CLEVELAND — All eyes will be on Cleveland for the 75th NBA All-Star Game.
“It's estimated over two billion people around the world will consume some part of this event. It just helps Cleveland in so many ways in terms of continuing to enhance the perception of Cleveland,” said David Gilbert, the CEO of the Greater Cleveland Sports Commission.
Crews have been sprucing up Downtown Cleveland for weeks to get the city ready for this week’s events.
“It's the kind of event that people pay a lot of money to buy their tickets and come in from all over the country or all over the world to take part in. The hotels are packed, they're packed at a very expensive rate,” said Gilbert.
Gilbert said a big reason leaders in the city worked to be the host of this year’s game: economic impact.
“It's the money that is spent. Millions and tens of millions in the production of this event. It's the money that tens of thousands of visitors spend while they're here and leading up to,” he said.
But people who live in Cleveland are also cashing in. Allie Carr lives in the Ohio City neighborhood. She is a realtor with Berkshire Hathaway and has rented out the live-in basement of her home for about two years.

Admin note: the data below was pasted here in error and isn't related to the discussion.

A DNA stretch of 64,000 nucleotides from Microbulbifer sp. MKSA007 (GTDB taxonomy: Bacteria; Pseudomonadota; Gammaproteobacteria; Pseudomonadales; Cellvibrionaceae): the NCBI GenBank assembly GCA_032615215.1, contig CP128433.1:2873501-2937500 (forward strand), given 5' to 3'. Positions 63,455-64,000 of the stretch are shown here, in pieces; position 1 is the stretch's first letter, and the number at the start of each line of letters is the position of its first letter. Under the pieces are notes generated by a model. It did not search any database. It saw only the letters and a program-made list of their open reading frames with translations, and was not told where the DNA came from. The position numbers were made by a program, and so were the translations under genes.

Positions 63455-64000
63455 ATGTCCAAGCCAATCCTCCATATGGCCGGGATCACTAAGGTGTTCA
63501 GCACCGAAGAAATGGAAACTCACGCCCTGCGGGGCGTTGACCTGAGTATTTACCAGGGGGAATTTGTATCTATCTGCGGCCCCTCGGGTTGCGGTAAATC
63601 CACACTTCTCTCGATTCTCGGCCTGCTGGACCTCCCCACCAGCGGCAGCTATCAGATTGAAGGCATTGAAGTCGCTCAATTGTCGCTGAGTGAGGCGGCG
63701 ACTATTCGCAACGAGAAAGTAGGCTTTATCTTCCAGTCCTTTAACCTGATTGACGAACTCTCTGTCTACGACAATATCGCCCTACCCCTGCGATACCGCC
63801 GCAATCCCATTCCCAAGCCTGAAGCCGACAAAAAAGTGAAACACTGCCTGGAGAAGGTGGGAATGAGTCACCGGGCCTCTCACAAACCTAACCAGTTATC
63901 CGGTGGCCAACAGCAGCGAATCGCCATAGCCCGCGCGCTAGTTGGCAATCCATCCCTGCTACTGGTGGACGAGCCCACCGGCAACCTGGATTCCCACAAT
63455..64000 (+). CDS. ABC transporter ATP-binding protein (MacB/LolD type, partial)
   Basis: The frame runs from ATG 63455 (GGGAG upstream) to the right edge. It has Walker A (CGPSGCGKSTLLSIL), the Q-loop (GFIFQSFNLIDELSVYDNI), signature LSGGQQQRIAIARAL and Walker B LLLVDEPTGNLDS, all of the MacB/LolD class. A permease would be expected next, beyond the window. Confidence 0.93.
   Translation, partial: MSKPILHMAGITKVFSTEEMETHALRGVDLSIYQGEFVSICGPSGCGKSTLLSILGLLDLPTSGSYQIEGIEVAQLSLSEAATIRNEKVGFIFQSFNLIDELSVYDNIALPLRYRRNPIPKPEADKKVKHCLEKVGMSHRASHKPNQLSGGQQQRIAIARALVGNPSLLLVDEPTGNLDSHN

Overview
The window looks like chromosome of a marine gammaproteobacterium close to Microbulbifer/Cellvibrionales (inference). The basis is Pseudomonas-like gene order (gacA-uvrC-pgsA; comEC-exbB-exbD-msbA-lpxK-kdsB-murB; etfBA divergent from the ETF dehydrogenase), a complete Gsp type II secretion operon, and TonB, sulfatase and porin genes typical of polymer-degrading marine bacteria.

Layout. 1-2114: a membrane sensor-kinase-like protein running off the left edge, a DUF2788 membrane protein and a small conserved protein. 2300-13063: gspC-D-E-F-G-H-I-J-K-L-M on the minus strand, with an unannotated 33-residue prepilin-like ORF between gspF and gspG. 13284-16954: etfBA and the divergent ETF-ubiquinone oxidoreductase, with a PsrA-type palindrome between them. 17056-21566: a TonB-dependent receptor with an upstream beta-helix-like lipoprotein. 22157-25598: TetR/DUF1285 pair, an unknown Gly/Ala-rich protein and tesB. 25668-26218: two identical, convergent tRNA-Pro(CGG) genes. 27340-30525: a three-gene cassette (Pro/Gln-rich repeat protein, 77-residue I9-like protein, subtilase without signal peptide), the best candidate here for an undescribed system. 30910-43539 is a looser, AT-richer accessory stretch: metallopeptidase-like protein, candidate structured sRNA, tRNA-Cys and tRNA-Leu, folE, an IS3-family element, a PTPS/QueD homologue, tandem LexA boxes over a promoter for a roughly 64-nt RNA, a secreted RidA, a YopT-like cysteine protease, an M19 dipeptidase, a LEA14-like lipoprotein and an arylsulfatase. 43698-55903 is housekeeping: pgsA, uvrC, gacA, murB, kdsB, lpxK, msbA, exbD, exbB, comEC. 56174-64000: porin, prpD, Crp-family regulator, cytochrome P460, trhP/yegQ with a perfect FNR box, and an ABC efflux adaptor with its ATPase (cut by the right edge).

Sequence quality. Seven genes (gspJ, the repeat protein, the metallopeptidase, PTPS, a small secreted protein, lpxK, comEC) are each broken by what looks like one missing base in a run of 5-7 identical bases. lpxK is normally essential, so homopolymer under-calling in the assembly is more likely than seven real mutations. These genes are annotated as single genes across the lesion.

“I thought it would be a cool idea to kind of get income from my home that I can put right back into it. So, it’s really worked out,” she said. “A lot of people are. Whether they’re looking for duplexes, or places that have a carriage house in the back, or lower-level like mine. Sometimes it’s someone that wants to owner occupy. Sometimes I get people that are looking at it, strictly, from an investment to Airbnb it.”
She said she is booked up every weekend, but with big weekends like the NBA All-Star game, it’s a game-changer when it comes to the price she can get from a renter.
“I’m getting what I would typically get in an entire month in one week,” she said.
Carr isn’t alone. News 5 checked websites like Airbnb and VRBO, and from places like Ohio City, to Tremont, to even Lakewood, the prices range from $250 a night to $2,000 a night during NBA All-Star weekend.
“I’ve encouraged a number of friends to just throw up their apartments, their places, to just get out of town for the week, similar to RNC. A few have and they are, similarly, getting like $2,000 for the week,” said Carr.
Gilbert said he was not surprised, but he is pleased.
“There are 28 designated NBA hotels that are all, largely, sold out at a high rate. It fills up every one of our 17 hotels downtown, plus many in the suburbs and that doesn't include any fans,” he said. “That opportunity for somebody to rent out their place for a lot of money, I'm thrilled to see it happen. It puts money in the pocket of people locally that otherwise wouldn't have it.”
Carr said most condominiums located downtown have rules that prohibit people from renting out their place on sites like Airbnb, so she encouraged anyone who is interested in putting their place up to do their research and vet their guests.